On the walls, there are an assortment of colorful framed oil paintings, which penniless local artists – it is rumored – traded for a drink and a gratefully received plate of food. But my favorite establishment has to be Café Quynh. Down a quiet side street, this unassuming cafes’ entrance is marked by a simple red lantern and ornate ironwork doors. Again, the tiled floor and miniature, bamboo furniture have seen better days and pot plants adorn wooden shuttered windows. On damp-streaked walls, there are North Vietnam minority adornments; wooden arrows and trumpets, farming implements and ancient hunting pistols. An antiquated table-fan wafts cool air; it is drone drowned out by soft French background music. The café patron apparently doubles as a professional photographer and on opposite walls are his mounted photographic studies of Vietnamese life. One immense photograph depicts a woman on a windswept beach. I learn that this is in fact his wife, a local actress who has featured in several feature films. I sense a bohemian flavor and in true café tradition, I strike up a conversation with an amiable sculptor. He informs me in broken French that if I am here early enough in the morning, the place is knee-deep in directors, artists, poets and writers sipping tiny cups of coffee or glasses of bia hoi– local fresh beer.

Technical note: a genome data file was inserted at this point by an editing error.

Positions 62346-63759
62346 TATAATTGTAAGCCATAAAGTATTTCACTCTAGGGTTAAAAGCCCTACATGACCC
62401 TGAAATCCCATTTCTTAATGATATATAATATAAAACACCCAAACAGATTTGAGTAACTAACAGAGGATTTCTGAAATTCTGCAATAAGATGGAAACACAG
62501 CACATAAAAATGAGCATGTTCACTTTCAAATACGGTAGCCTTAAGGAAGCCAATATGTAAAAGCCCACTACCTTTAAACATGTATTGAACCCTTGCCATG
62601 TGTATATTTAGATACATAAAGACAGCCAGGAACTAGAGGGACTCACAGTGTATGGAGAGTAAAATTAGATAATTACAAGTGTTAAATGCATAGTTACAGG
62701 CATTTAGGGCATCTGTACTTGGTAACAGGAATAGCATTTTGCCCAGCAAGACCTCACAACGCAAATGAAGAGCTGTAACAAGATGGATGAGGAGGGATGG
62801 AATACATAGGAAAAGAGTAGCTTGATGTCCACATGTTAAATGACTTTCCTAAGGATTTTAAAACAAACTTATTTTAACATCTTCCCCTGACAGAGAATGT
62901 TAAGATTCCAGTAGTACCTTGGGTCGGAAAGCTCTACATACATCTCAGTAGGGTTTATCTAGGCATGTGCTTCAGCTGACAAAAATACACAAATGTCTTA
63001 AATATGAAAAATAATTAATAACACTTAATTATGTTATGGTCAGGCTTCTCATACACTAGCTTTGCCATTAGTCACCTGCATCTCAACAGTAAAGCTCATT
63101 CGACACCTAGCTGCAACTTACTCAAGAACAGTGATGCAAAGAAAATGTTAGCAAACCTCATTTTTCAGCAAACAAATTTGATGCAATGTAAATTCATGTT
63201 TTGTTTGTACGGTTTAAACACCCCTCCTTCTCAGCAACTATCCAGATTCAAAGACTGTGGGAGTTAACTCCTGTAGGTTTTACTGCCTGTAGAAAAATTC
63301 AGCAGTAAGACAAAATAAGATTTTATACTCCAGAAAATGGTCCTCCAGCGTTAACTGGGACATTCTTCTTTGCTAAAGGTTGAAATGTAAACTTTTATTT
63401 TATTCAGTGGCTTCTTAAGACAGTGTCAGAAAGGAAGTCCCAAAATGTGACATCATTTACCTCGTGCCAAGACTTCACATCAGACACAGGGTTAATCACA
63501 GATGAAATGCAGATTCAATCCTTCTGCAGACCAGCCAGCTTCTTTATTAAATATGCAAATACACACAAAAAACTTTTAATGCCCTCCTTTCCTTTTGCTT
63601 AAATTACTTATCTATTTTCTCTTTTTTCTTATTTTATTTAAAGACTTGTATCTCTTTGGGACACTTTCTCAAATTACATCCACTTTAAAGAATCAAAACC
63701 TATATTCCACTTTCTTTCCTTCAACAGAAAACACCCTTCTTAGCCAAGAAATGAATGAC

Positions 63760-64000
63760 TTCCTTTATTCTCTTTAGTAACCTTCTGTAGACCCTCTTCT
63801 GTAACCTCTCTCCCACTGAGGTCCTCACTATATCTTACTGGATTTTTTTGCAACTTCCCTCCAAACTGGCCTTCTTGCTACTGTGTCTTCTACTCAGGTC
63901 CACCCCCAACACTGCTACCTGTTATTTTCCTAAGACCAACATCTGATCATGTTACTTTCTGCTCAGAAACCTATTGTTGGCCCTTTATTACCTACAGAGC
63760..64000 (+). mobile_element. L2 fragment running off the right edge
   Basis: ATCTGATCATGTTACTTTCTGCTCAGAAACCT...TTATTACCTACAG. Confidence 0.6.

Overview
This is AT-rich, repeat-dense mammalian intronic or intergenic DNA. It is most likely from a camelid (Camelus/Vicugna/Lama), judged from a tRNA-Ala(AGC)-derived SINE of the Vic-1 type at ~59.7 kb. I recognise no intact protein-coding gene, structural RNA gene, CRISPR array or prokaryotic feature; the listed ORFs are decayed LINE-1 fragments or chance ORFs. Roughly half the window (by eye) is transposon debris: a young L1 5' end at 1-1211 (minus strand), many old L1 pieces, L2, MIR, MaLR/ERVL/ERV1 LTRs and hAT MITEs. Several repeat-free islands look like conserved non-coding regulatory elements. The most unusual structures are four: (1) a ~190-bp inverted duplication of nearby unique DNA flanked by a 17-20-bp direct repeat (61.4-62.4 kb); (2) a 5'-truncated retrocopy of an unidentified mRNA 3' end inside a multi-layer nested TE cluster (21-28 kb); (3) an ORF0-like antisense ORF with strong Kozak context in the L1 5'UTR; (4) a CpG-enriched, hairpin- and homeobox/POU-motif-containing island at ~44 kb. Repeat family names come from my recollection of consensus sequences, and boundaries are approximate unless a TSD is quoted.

Perhaps it is appropriate that I should be drawn to those cafes where struggling thespians gravitate, having previously experienced the inconveniences of writer’s cash flow. And being European, I feel rather too comfortably “at home.” With Hanoi’s large artist community and the maze of narrow, leafy streets, I could almost be back on the Parisian Left Bank. All I need now is my packet of Gitanes cigarettes, a sketchbook and a black beret.